The research consists of determining whether some EU or international instruments could grant the guardians a right to request that ‘their’ child lives with them in their country and examines whether such a right is always desirable and justifiable. Taking France as an example, the author asks the following question: does not France, as a Member State of the European Union, have to ensure under European law and international obligations that the child and the couple will be able to live together on its territory?


Julie Malingreau
Julie Malingreau is a PhD candidate at the University of Utrecht, and holds an LLM in European Private Law at the University of Amsterdam, as well as a Master Degree in Law in Belgium. She currently works as a lawyer in Amsterdam, assisting with commercial contracts. Her areas of interest include national/European/International family law, Islamic law, Alternative Dispute Resolutions, private international law, human rights, intellectual property and labour law.
Article

Implementation of Better Regulation Measures in the Internal Security Draft Legislation

The Case of Estonia

Journal European Journal of Law Reform, Issue 1 2014
Keywords better regulation, internal security policy, impact assessment, participation, Estonia
Authors Aare Kasemets and Annika Talmar-Pere
AbstractAuthor's information

    The article analyses the implementation of better regulation measures in the internal security (IS) strategies, draft legislation and administrative routines of the Estonian Ministry of the Interior. The article includes the results of five substudies: (a) the research problem emerged from the studies of the explanatory memoranda of draft laws 2004-2009 according to which the Ministry has some deficiencies in fulfilling the better regulation requirements; (b) mapping of better regulation and internal security policy concepts; (c) content analysis of Estonian IS strategy documents; (d) systematization of Estonian IS laws; and (e) sociological e-survey of officials. Theoretical framework integrates the concepts of institutional theory, discursive democracy, realistic legisprudence and the adaptive strategic management.The main conclusions drawn by the article are as follows: the analysis of the knowledge of draft legislation and the excessive amount of laws in the IS field gives evidence of a lack of systematic regulatory impact assessment (IA); the concept of better regulation is not integrated into IS policy documents (insufficient planning and budgeting of IA); and a sociological e-survey of the officials of the Ministry indicates discontent with the management of the IA of policies and draft legislation. According to institutional analysis, this shows readiness for changes in the context of risk society challenges and adaptation with budgetary contractions.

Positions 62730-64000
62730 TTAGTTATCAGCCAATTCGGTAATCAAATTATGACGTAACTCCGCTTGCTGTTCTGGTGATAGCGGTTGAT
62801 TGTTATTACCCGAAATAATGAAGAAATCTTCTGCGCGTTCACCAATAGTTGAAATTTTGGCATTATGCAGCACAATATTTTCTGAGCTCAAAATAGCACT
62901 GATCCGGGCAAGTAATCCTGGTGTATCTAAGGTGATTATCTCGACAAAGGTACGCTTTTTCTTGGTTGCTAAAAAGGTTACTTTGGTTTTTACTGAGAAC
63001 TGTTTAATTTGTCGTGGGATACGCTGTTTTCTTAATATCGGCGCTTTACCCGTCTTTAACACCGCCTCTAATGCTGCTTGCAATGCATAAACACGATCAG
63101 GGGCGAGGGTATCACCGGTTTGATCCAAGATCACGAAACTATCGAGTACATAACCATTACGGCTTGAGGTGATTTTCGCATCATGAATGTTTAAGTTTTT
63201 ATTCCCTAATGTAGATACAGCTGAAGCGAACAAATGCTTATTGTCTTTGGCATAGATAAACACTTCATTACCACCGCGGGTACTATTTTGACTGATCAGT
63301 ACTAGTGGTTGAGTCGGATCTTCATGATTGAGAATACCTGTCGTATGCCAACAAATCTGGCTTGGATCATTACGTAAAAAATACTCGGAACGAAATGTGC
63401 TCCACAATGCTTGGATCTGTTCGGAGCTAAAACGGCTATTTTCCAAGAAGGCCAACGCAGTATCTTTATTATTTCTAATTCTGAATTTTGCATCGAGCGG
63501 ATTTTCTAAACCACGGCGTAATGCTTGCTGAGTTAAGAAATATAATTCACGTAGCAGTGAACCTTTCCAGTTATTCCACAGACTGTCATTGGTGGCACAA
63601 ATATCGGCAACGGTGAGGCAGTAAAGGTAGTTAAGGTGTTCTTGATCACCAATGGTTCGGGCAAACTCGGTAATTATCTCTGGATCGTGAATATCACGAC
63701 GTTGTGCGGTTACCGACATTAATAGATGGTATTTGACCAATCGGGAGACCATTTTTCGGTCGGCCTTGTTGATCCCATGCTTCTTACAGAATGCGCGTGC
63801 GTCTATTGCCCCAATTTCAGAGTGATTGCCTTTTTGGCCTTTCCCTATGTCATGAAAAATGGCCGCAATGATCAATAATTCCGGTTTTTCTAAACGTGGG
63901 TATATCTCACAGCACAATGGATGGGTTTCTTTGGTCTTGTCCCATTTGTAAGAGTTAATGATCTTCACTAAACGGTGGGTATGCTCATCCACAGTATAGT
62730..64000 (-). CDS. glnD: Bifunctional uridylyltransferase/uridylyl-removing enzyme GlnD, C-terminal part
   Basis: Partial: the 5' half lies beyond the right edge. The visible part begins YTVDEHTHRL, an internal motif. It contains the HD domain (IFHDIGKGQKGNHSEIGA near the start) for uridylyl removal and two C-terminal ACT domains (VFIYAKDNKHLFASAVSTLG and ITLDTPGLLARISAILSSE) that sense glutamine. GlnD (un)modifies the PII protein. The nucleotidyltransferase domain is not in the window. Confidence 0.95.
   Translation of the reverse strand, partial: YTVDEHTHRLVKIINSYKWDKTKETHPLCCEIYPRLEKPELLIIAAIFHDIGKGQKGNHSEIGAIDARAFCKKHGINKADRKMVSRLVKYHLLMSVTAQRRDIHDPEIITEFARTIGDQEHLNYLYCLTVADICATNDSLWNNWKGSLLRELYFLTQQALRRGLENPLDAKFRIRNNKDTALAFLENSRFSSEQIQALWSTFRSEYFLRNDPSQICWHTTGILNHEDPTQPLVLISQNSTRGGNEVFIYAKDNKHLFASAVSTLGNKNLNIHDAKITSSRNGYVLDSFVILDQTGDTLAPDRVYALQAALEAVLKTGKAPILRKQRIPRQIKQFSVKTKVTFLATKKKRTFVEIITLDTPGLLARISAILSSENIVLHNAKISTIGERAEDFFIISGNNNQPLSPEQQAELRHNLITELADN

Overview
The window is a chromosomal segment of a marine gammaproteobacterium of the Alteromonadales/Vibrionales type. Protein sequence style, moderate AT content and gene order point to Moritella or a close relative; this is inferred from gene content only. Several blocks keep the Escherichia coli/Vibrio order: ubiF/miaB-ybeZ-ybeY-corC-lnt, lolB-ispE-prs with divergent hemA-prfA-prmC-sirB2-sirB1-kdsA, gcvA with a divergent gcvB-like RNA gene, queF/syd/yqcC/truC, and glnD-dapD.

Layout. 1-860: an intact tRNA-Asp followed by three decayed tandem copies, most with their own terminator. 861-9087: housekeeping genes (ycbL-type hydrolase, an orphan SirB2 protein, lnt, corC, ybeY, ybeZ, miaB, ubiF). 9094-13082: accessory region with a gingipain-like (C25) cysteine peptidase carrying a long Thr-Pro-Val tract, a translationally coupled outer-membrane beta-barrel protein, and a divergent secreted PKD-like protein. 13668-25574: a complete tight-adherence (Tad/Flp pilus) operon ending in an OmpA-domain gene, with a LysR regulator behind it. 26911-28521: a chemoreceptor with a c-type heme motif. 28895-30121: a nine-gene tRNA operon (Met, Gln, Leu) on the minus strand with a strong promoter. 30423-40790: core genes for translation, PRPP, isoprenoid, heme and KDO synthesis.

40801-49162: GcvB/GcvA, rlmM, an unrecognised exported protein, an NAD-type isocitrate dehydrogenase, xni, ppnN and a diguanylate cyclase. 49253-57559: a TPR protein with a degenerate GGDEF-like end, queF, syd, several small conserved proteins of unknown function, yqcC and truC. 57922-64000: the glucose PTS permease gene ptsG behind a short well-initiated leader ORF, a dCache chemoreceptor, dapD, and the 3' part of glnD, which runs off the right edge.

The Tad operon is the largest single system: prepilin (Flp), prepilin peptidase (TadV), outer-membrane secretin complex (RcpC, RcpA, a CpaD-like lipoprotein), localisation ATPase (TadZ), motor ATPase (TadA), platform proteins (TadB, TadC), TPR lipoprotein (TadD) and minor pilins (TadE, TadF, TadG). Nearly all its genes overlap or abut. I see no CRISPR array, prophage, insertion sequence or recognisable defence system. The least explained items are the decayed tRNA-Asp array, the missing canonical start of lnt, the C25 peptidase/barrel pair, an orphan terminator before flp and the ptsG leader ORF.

Aare Kasemets
Estonian Academy of Security Sciences. Email: aare.kasemets@sisekaitse.ee.

Annika Talmar-Pere
Estonian Academy of Security Sciences.